memory expert | 

Accusers can suffer from ‘false memories’, says Ghislaine Maxwell defence team psychologist

Witness who helped acquit OJ Simpson opens for the defence in sex-trafficking trial
A courtroom sketch shows prosecutor Lara Pomerantz questioning psychologist Elizabeth Loftus in the trial of Ghislaine Maxwell for sex trafficking

A courtroom sketch shows prosecutor Lara Pomerantz questioning psychologist Elizabeth Loftus in the trial of Ghislaine Maxwell for sex trafficking

Isabel Maxwell, sister of Ghislaine Maxwell, arrives at the courthouse in New York City. Photo: David Dee Delgado/Getty Images

Isabel Maxwell, sister of Ghislaine Maxwell, arrives at the courthouse in New York City. Photo: David Dee Delgado/Getty Images

Josie EnsorTelegraph Media Group Limited

A memory expert who helped acquit OJ Simpson said people can form “vivid” false recollections as she testified in Ghislaine Maxwell’s sex-trafficking trial.

Elizabeth Loftus, a cognitive psychologist and University of California professor, explained how memories can be “corrupted over time” as Ms Maxwell’s legal team opened their defence.

“When you have post-event suggestion or intervention, people get very confident about their wrong answers,” Ms Loftus said.

“False memories... can be very vivid, detailed. People can be confident about them, people can be emotional about them, even though they’re false.”

Ms Loftus has testified at 300 trials, including those of Harvey Weinstein, serial killer Ted Bundy, Bill Cosby and acquitted American football player OJ Simpson.

But her credibility was questioned under cross-examination last night.

Ms Loftus said she was being paid $600 (€530) an hour by the defence – and admitted that in the roughly 150 criminal trials she has been called for, she has only acted for the prosecution once, more than 20 years ago.

Prosecution attorney Laura Pomerantz asked: “You wrote a book called Witness for the Defence?”

“Yes,” replied Ms Loftus.

“You didn’t write a book called ‘impartial witness’?”

“No.”

Ms Maxwell’s lawyers have argued that the memories of the four accusers who testified as prosecution witnesses have become corrupted over two decades since the alleged abuse.

Ms Loftus (77) told about her studies on the “misinformation effect”, where a person exposed to misinformation after an event can go on to include it in their memory. She had researched “how people can develop memories of things that didn’t happen, or remember things differently from the way they were.”

Ms Loftus failed to convince a jury that the memory of one of Weinstein’s rape victims was defective at the film director’s trial. False memory syndrome has not been ratified by the American Psychological Association.

After a three-day adjournment, Ms Maxwell (59), who is facing up to 80 years in prison, launched her fightback. Sleeves rolled up, she was animated, whispering to her lawyers. Her brother, Ian, hit out at the US government, saying it “simply did not have the evidence”.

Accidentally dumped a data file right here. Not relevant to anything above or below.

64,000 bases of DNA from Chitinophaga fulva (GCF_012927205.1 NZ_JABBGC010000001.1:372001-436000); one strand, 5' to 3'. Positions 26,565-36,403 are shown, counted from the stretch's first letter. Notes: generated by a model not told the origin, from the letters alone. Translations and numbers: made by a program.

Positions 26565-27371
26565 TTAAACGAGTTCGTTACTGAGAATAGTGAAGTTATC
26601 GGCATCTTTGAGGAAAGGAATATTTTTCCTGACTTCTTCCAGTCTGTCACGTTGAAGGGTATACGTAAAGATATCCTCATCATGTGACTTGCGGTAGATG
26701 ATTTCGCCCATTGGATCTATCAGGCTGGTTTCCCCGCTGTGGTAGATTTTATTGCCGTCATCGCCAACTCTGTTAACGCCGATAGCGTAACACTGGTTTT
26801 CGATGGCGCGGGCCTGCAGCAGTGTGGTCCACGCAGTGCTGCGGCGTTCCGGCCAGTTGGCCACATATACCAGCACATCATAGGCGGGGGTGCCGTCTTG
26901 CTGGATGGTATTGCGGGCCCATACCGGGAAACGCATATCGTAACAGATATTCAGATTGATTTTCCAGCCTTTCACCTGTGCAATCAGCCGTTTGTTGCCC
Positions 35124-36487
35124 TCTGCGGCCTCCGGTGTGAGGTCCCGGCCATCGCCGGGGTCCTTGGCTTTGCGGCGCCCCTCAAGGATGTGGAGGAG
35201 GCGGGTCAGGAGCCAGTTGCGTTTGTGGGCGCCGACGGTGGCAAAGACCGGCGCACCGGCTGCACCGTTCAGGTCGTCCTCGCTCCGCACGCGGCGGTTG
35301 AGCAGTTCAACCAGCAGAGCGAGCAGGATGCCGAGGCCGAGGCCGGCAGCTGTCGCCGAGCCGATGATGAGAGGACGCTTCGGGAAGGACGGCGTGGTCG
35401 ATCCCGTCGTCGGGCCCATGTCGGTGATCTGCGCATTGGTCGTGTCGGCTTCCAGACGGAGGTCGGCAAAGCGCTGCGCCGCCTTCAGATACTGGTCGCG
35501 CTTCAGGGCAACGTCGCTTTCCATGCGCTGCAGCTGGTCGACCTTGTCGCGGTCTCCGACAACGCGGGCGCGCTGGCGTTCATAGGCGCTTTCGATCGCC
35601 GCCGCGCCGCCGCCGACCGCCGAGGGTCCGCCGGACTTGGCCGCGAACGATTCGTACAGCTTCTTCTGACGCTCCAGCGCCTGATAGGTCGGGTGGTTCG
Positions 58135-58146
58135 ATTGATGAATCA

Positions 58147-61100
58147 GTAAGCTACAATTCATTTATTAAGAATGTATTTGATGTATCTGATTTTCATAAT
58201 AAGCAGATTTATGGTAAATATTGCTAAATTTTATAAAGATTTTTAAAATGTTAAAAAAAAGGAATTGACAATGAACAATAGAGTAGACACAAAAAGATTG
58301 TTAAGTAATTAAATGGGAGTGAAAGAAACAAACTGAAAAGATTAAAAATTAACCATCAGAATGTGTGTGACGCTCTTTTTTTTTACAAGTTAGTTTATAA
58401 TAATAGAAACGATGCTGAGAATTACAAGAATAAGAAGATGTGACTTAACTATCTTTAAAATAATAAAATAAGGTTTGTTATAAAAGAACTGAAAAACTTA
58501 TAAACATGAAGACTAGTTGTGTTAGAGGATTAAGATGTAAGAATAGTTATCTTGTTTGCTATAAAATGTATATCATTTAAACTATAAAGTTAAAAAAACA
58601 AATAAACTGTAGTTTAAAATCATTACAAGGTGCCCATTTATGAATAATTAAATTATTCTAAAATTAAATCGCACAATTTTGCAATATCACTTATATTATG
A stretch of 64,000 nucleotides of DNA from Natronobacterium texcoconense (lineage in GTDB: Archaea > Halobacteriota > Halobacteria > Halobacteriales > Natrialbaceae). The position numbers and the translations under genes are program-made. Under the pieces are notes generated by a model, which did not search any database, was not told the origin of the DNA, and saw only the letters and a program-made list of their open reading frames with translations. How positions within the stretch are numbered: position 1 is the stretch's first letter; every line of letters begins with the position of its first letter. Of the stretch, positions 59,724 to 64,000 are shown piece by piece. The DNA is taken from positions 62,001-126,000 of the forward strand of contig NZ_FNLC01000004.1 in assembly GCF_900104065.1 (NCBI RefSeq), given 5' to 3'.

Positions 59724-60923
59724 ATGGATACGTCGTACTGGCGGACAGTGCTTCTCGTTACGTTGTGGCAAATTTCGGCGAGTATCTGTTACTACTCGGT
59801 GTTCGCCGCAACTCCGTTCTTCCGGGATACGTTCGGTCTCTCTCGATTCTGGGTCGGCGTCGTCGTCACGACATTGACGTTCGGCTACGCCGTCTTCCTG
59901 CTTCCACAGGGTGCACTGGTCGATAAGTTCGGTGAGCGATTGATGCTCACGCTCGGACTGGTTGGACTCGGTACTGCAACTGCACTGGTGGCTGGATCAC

But the defence got off to a shaky start in the morning after the judge ruled not to allow two of their key witnesses to take the stand, while another came down with Covid. Maxwell’s legal team wanted to call three lawyers who represent the accusers, in the hope of grilling them about communication they had had with the government.

Prosecutors said the British socialite’s team was trying to circumvent attorney-client privilege by only asking about conversations the lawyers had with investigators. Judge Alison Nathan agreed on two of the three lawyers, leaving the defence down two witnesses.

Another witness who was coming from outside the US had recently tested positive for Covid and would be unable to travel before the defence wrapped up its case. Bobbi Sternheim for the defence asked whether he would be able to appear via videolink.

In a further blow, Judge Nathan then questioned the relevance of land registry documents the defence had procured from London. The defence team wanted to submit into evidence a copy of a 1997 contract for the purchase of Ms Maxwell’s Belgravia flat.

Christian Everdell claimed the documents showed that one of the four alleged victims who testified in the first week was mistaken in her memory of visiting Maxwell at that home in 1994 and 1995.

The British accuser, using the pseudonym Kate, had told the court that she had been invited to tea at the Kinnerton Street property by Ms Maxwell, who later introduced her to boyfriend Jeffrey Epstein. She alleges she was led by Ms Maxwell into a massage room in the home, where she was then sexually abused by Epstein. The trial continues. (©Telegraph Media Group)


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